Pasty and Wine

Our first night of getting situated up in Crystal Mountain in our vacation home for our Michigan adventure.  After schlepping all the groceries into the house, the sisters took it upon themselves to make sense out of the larders for the next couple of days.  It is good that we brought up our auxiliary electric car refrigerator as we ended up needed the additional space for a couple of days.  On our trip up, we had to make an extra stop and not even out of our way to Cadillac, Michigan to pick up an order that the Louisville contingent could not pick up, because they arrived too late in Cadillac to pick up it.  We picked up an order of Pasty, and not the glittery or tasseled pasties that the dancers in Burlesque used to wear while performing.

You may not know what a Pasty is, but in keeping with the theme of Michigan, it is relevant.  Historically it is Cornish and recorded from the 1300’s, originally a dish for the Royalty, but it ended up as a dish for the masses, and especially for miners, as the dish would remain hot for a long time and could be reheated on a shovel over a flame if necessary.  A Pasty is a self-contained savory pastry dish that does not require a pot or a pan to make and is filled with beef, potatoes, onions, spices and rutabagas, and some wags claim that the pastry shell will not crack even if it falls out of the pocket of a miner and falls to the bottom of a mine shaft.  You may ask what a Cornish Pasty has to do with Michigan, and you would be right, except that it was widely used by the Finn immigrants that ended up in the Upper Peninsula as miners in the 1800’s.  My Brother-in-Law’s family is Finnish from the U.P. and he is a maven on them.  These were from one of his two favorite Pasty shops in the Lower Peninsula and we were having them for dinner the first night.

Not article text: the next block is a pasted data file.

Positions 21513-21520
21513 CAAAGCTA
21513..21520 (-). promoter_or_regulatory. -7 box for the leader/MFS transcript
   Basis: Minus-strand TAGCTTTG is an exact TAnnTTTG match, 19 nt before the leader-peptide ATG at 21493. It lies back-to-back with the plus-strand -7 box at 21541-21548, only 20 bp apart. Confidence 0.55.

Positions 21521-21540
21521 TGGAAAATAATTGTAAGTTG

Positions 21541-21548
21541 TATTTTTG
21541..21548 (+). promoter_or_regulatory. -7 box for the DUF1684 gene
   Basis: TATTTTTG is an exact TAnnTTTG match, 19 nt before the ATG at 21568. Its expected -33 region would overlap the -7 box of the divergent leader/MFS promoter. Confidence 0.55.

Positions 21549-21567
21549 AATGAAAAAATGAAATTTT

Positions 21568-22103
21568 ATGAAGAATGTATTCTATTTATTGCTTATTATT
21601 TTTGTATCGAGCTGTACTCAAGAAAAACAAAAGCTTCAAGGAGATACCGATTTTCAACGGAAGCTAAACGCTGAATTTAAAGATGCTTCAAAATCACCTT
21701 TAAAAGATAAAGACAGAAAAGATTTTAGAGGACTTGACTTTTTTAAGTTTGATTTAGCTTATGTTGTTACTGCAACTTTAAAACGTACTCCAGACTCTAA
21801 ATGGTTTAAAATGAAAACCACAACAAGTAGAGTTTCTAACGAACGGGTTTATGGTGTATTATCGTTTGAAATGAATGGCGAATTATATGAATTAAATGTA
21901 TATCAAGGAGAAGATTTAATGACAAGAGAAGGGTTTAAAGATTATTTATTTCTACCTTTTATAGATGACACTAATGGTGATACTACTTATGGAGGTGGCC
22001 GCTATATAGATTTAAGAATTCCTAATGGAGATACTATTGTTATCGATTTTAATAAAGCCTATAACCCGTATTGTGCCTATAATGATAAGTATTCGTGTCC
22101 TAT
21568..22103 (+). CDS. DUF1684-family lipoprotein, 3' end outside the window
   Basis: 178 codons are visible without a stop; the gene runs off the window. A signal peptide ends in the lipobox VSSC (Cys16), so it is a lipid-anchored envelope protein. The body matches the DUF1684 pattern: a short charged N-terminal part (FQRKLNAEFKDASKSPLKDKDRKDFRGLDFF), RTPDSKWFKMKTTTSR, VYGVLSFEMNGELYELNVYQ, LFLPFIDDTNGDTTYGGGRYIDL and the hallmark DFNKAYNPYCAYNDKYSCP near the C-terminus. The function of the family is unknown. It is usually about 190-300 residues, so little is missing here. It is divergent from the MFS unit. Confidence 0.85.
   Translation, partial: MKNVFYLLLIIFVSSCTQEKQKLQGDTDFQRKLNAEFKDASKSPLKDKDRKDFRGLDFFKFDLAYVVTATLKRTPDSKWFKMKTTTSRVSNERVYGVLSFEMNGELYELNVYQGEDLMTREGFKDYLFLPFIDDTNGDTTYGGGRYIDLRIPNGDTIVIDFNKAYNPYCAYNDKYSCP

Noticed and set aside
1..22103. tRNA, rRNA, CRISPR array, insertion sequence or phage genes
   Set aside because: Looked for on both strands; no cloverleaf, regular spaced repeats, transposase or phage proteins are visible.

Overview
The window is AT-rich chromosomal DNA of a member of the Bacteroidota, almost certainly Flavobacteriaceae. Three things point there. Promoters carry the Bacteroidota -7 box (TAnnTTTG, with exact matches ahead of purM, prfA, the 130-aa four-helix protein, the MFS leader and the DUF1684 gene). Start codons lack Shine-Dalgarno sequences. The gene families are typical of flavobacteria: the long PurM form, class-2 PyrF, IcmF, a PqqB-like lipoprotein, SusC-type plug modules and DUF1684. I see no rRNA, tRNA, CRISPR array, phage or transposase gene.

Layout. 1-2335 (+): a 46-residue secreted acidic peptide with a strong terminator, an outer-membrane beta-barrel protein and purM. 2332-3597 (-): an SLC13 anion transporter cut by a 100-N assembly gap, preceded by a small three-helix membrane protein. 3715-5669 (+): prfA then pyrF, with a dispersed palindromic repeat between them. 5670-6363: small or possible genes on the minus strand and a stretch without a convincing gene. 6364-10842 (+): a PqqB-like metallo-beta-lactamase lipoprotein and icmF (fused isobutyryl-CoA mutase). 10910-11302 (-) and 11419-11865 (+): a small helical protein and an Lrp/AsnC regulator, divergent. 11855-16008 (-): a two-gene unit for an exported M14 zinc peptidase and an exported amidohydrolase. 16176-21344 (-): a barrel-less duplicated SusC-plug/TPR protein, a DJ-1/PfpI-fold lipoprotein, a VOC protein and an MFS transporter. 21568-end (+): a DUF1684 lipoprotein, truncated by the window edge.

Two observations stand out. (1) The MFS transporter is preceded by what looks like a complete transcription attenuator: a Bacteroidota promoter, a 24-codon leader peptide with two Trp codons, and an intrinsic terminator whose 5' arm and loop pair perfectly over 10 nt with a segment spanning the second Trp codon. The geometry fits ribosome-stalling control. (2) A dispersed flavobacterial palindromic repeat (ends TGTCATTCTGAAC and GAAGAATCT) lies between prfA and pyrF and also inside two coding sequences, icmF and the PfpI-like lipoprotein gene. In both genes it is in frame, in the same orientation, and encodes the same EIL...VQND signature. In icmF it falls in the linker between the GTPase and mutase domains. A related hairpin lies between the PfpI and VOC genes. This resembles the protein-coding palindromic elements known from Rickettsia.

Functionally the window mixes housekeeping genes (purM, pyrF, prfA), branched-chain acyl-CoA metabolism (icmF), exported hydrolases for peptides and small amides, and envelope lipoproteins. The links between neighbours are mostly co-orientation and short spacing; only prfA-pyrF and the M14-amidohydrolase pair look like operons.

We certainly did not have any problems pairing wine with our dinner.  Actually, we started enjoying our dinner wines, while dinner was baking.  The first bottles that we opened that evening was Bonterra Chardonnay 2017, a California Chardonnay with a touch of Muscat and Viognier to add some aromatics and an extra layer of nuance in the taste.  Bonterra is part of the much larger Fetzer Wines and the Bonterra line is crafted from Certified Organically Grown Grapes.  Seventy percent of the wine was aged in a combination of French and American Oak, of which fifteen percent was new, and the balance of the wine was done in Stainless Steel for a nice balanced wine that was great on its own and with our Pasty dinner eventually.  We then went with another tried and true friend to finish the evening and that was the Rodney Strong Vineyards Chardonnay Sonoma County 2016.  The winery was founded in 1959 and originally used bulk grapes under the label of Tiboron Vintners.  Then in 1962 they bought Windsor Vineyards and then in 1989 the Klein Family bought the winery and kept Rodney Strong on, until he retired.  This basic wine of theirs is also a blend of French and American Oak (fifty/fifty) with the wine on the lees for six months, and also some aged in Stainless Steel.  Our first night was just some easy drinking and then we called it a night and looked forward to the next wave of family to join us the next day.

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About thewineraconteur

A non-technical wine writer, who enjoys the moment with the wine, as much as the wine. Twitter.com/WineRaconteur Instagram/thewineraconteur Facebook/ The Wine Raconteur
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2 Responses to Pasty and Wine

  1. You can’t go wrong with a bottle of Bonterra. Sounds like a fun gathering!

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